Slamming into a brick wall emotionally
Vibrant Olivia Gans, relaxing in the lounge of a Blackpool hotel, is an
attractive articulate American. Beneath that bubbly exterior, however, there are
six years of grief and pain.
In 1981, unmarried and unemployed, she had an abortion. It led to an
emotional turmoil that caused her to rethink of her life -- and inspired a
determination to help other woman in the same situation.
The 28 year old from Washington DC launched American Victims of Abortion,
which has become a powerful pressure group in the States with the ear of
Now, she is on a week long lecture tour in Britain, which has included a
fringe meeting last night at the Tory conference, organized by the Society for
the Protection of Unborn Children. Other speakers Included Lancashire MP Ken
The visit comes as Liberal MP David Alton prepares to Introduce his private
Member's Bill which would reduce form 28 weeks to 18 weeks the legal limit for
abortion. In America, meanwhile, a study has been launched into the effects of
"Victims of abortion lose much, but the greatest loss is that of the unknown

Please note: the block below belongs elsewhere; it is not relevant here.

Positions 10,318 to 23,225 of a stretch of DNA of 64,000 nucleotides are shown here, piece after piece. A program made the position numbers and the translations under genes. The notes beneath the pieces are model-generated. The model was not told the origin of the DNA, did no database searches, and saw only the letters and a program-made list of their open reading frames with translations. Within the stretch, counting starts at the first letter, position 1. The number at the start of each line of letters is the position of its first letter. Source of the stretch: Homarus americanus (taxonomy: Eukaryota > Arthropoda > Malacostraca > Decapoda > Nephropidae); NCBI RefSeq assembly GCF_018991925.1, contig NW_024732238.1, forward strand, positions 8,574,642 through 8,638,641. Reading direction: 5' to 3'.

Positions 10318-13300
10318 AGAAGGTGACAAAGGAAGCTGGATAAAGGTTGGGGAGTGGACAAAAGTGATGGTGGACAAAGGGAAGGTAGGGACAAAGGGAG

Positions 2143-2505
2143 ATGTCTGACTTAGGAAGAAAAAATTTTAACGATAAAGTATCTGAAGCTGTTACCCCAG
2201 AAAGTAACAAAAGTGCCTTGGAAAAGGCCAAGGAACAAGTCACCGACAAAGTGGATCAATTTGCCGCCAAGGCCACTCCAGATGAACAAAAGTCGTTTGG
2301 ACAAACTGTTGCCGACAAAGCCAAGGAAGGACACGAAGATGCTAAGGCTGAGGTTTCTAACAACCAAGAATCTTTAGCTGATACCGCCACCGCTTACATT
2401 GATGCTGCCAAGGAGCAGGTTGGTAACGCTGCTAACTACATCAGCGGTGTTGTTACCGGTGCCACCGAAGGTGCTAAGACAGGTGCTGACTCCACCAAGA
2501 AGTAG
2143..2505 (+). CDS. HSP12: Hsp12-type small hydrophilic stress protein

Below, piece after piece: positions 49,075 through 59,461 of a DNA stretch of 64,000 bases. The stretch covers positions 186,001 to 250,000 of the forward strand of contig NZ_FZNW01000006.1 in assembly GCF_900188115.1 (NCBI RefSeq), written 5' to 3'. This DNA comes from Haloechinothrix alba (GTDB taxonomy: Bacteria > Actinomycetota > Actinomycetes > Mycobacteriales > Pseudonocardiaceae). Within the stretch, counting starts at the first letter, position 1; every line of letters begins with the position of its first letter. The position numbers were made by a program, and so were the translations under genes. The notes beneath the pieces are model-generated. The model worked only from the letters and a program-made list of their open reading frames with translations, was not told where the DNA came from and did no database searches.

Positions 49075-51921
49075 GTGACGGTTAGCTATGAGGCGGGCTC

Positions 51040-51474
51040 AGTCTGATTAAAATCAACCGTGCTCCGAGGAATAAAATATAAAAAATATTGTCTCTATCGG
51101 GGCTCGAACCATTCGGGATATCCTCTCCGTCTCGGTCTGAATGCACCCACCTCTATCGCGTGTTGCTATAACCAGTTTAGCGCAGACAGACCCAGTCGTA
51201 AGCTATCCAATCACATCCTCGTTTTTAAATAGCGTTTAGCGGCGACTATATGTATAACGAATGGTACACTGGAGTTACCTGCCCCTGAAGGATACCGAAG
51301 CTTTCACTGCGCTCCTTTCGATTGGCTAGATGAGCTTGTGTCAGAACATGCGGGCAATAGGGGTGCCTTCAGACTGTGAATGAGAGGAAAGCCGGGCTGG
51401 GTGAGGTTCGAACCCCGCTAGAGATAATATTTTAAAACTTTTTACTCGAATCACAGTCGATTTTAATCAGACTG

child." Says Olivia. "Efforts to tell people of the humanity of the unborn and
the evil of abortion must continue unabated."
When she became pregnant. She was advised by four doctors and counselors to
have it terminated.
"Nobody helped me find the strength to do what I really wanted to do, which
was to have the child."
"On the day the baby would have been born, it was like slamming into a brick
However, she soon found there were other women with the same problem and she
rapidly began bulling up a nationwide network. Now, SPUC has launched British
Victims of Abortion organization.
Says Olivia, "I want my child's life and death to make a difference for other
women and couple who are faced with this situation."